Foggia, major city of its province, is situated at the centre of the Tavoliere (plains) of Apulia. It is the third city of the Region for density of population, approx. 150000 inhabitants. Even though the centre has been built at 70 metres above sea level, it is situated in a lower location to the rest of the surrounding area and it is built around a bay. The climate is Mediterranean, mild Winters and warm Summers.
The plain nature of the territory makes it an extraordinary agricultural area. Agriculture is still today the most important part of the local economy. In the past it was a marsh land, the drainage has been completed many times over the centuries as each time there was an abandon of the lands, it left way to the return to its original state. The first to order works to finalize this drainage of the area was the Norman "Roberto il Guiscardo", whilst in the recent times, it was the fascist regime that completed the activities, in order to transform the Tavoliere into the "Granary of Italy", due to the lack of food in those difficult times.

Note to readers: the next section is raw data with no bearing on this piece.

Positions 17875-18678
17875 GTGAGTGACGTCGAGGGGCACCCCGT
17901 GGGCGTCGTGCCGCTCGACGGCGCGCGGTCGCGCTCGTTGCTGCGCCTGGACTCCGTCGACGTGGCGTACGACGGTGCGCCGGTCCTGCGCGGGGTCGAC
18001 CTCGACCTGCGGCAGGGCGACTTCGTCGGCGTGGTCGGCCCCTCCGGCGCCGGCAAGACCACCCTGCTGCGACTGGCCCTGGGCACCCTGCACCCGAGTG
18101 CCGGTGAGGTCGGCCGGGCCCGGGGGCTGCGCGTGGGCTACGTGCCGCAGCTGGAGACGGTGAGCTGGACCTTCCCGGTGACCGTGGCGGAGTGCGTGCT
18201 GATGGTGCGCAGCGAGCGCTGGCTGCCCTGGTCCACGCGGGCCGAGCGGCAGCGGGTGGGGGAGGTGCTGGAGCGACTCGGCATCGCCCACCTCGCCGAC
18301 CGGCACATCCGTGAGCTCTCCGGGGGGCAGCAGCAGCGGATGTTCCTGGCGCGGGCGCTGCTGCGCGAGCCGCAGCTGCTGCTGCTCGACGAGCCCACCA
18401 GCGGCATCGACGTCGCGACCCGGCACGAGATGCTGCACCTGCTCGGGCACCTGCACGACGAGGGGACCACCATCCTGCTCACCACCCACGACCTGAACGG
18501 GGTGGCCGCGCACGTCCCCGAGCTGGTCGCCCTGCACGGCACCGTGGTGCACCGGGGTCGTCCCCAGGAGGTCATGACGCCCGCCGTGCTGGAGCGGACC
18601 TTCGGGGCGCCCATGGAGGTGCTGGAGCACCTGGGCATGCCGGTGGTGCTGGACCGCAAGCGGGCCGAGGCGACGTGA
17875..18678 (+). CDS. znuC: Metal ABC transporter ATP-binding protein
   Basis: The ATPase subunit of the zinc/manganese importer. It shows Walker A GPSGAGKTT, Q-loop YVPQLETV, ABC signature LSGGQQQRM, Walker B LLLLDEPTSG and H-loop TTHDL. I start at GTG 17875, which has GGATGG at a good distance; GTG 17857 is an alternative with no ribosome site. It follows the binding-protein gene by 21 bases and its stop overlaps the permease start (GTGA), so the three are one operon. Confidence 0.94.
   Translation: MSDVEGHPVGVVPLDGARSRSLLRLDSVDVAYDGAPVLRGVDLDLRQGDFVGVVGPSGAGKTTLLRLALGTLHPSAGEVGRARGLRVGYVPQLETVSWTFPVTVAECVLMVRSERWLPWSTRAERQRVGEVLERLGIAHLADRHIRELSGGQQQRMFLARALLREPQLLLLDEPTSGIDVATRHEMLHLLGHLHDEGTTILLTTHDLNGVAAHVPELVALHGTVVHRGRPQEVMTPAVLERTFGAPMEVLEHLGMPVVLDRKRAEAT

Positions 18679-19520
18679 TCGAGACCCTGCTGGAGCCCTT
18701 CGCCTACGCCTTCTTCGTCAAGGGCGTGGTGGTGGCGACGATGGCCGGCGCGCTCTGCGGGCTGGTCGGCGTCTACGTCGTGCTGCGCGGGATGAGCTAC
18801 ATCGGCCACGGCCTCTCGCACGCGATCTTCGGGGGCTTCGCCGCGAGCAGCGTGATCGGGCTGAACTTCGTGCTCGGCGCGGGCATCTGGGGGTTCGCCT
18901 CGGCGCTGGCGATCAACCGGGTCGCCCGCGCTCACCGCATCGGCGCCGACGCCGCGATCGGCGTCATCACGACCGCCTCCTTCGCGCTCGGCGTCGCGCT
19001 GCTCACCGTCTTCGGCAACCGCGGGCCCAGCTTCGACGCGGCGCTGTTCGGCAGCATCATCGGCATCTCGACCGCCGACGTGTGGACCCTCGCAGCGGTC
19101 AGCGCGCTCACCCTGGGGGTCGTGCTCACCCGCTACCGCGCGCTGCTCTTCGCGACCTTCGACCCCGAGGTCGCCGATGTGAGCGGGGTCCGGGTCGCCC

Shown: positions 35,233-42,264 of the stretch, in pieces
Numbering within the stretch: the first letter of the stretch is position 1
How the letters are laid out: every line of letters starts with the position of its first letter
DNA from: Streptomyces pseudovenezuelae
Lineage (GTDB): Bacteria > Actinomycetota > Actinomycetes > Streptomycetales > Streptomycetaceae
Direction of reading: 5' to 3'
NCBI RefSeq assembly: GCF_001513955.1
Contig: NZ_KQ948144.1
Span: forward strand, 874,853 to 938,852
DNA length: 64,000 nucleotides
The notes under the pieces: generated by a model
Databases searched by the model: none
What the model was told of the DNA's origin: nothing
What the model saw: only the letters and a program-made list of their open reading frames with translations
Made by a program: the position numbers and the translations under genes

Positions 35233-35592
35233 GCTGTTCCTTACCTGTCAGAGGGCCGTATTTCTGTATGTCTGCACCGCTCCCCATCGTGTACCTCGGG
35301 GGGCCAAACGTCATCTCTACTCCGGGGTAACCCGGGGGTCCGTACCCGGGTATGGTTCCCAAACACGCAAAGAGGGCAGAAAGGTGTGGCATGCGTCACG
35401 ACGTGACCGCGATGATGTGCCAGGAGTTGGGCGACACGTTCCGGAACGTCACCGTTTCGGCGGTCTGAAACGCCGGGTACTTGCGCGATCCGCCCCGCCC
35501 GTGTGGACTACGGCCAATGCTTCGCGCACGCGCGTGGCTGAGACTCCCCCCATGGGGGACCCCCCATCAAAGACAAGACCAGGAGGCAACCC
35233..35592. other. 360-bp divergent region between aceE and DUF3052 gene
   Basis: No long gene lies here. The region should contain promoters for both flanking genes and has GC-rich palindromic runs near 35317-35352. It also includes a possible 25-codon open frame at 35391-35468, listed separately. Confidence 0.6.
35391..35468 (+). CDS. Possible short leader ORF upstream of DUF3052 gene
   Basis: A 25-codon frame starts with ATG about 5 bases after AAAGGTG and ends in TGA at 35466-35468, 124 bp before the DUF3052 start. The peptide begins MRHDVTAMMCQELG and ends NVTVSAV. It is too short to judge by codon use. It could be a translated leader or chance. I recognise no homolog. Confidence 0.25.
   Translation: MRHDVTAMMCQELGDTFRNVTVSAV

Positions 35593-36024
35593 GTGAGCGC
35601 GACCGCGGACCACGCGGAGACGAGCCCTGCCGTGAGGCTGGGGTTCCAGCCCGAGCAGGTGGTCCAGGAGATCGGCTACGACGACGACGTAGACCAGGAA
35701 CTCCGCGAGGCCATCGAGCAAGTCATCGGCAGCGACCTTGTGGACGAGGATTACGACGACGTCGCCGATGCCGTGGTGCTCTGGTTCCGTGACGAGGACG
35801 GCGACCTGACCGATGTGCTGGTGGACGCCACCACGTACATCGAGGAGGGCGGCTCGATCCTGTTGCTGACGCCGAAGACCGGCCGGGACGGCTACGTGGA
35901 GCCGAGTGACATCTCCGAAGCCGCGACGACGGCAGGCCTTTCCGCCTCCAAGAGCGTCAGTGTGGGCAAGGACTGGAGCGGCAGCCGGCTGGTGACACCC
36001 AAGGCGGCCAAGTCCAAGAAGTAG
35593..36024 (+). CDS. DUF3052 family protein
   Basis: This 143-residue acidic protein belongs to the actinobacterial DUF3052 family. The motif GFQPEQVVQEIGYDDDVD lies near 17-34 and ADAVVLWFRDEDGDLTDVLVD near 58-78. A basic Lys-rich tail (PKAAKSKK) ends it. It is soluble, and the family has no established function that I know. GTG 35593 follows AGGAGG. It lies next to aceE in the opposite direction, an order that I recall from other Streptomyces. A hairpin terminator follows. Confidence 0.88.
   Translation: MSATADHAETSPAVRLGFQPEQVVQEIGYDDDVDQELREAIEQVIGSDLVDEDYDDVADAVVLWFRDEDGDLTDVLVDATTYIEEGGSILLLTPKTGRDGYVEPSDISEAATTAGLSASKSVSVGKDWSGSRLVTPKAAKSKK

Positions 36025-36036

Foggia is situated in a strategic position, important for the sheep flock migrations from the hill to the valley during colder seasons. In 1447 the Spanish (Aragonesi), took advantage of these circumstances and imposed a tax to all the shepherds. The "Custom Tax" Palace, built in XVII century, is the symbol of this. This tax made the monarchies rich, whilst on the other side it made the farmers poorer, lands were abandoned and marshland came forth.
The return to agriculture, only after the foundation of "United Italy", relaunched the local economy.
Monuments of historical interest are: the Cathedral of the XII century, refurbished and redecorated in '700; the various churches, the three Arches of Porta Arpana, the Ach of Federico II and the Archeological Park of Passo di Corvo.
In the city's centre, near to the rail station, the "Villa Comunale" finds its location. It was built in the XIX century and it extends over a very large area.